We need to get away from one lonely scripture lesson to recover the full riches of our lectionary. Every three years, the Revised Common Lectionary takes us in turn through the Gospels of Matthew, Mark, and Luke, with each Sunday Old and New Testament lessons and a Psalm portion to boot. We need preaching that helps us to understand the Bible better and therefore to understand ourselves better and to live our common life better.

We need to sing the whole hymnary, not just the bits that are most familiar and most loved. CH3 was a revolutionary hymnary in its day, but it is half a century old. If we are to sing the Lord’s song in the 21st century, we need to get to grips, more than we have done, with the wealth of new words and new music in CH4.

Last but not least, we need to think again about how often we celebrate the Lord’s supper. Once a month is a huge advance on the bad old days, when communion was celebrated quarterly, or twice a year, or even just once a year. But if we turn to John Calvin for advice, he will tell us that once a month is an incoherent half-way house. We should, he will tell us, go the whole hog.

In Acts 2:42, Luke writes that the early Christians “devoted themselves to the apostles’ teaching and fellowship, to the breaking of bread and the prayers.” Commenting on this, Calvin writes that “it became the unvarying rule that no meeting of the church should take place without the Word, prayers, partaking of the Supper, and almsgiving.”[1]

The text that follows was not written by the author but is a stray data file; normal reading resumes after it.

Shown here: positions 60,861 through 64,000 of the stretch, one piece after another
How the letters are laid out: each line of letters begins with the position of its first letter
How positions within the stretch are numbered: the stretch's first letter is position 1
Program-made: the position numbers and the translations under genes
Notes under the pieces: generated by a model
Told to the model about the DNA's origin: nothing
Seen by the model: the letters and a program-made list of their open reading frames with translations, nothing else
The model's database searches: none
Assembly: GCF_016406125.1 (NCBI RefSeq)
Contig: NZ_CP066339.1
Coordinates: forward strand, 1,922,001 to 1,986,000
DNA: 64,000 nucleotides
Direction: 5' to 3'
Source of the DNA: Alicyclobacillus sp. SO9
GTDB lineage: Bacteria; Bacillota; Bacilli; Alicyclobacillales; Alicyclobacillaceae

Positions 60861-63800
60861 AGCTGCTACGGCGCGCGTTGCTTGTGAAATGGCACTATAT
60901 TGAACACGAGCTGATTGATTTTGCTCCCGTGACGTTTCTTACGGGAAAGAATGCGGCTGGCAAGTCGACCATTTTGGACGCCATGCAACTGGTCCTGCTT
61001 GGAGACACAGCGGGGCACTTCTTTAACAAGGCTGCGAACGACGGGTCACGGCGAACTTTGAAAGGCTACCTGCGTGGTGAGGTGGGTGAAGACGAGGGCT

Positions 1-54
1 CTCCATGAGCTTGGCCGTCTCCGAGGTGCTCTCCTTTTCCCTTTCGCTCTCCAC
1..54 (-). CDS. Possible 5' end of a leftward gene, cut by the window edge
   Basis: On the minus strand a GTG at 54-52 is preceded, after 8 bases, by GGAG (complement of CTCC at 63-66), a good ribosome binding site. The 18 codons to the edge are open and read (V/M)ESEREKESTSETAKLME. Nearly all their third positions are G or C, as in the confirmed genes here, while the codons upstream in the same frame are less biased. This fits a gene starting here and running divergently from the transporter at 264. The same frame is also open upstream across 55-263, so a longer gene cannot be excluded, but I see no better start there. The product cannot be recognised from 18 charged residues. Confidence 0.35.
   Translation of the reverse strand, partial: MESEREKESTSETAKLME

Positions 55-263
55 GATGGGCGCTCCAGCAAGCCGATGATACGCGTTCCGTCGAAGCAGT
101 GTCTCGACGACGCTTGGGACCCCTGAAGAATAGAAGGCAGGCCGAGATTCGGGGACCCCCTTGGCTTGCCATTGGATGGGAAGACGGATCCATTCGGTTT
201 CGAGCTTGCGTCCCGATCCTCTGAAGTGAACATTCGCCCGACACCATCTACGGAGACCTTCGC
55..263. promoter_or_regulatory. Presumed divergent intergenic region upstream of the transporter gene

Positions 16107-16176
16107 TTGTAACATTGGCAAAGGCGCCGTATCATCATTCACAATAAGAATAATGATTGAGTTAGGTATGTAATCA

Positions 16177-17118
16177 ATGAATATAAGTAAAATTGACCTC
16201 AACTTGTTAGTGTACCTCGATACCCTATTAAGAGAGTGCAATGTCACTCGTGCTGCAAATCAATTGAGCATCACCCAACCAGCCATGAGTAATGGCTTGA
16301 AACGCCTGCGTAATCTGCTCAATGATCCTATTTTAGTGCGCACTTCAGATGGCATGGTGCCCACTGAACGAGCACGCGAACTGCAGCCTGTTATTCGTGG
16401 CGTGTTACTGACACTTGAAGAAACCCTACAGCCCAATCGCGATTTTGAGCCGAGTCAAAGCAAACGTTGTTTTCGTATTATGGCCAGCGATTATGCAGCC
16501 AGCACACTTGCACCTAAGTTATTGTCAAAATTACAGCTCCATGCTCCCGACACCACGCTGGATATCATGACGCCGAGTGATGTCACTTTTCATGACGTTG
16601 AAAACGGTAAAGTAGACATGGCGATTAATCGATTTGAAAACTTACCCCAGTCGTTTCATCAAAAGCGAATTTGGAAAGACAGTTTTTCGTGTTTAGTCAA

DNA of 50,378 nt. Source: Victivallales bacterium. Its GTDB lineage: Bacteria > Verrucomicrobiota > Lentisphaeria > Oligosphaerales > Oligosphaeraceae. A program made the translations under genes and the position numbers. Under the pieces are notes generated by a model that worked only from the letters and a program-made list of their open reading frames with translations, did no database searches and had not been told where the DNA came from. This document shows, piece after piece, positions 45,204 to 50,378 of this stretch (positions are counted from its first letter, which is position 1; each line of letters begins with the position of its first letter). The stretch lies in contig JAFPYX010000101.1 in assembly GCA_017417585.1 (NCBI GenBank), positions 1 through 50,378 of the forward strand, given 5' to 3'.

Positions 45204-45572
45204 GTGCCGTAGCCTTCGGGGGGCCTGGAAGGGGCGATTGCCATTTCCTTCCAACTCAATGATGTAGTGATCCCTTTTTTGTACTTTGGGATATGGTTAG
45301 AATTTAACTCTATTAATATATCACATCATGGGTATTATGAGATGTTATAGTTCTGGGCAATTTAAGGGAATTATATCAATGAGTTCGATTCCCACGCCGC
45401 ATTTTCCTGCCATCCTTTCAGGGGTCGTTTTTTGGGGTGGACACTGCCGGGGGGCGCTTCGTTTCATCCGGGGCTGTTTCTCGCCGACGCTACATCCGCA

Accordingly, he argues that the Lord’s Supper should be “set before the church very often, and at least once a week.”[2]

His fellow Reformers in Geneva agreed with him, but he couldn’t persuade the town council.

Renewing our worship is not something we can do overnight; and you may not agree with me on all these points or even on any of them. But we may at least agree, perhaps, that, if we are to revitalize our worship, we need to talk about these things.


But here’s the thing. When we have done all this, when we have turned our congregation around and rebuilt it from the ground up, we have only just begun. Beyond all this, we face a larger challenge.

We and our sister congregations – indeed, all the congregations in all the church traditions on this continent – need to do again what Patrick and Columba and Columbanus did in their day: we need to bring the gospel once more to Europe.

The good news of Jesus Christ is not for hoarding or squirrelling away, like the man who built a bigger and better barn for his crops, or the man who took his talent – a large sum of money – and hid it in the ground. The good news of Jesus Christ is good news only if we share it.

[1]  Institutes of the Christian Religion 4.14.44.
[2] Institutes of the Christian Religion 4.17.43.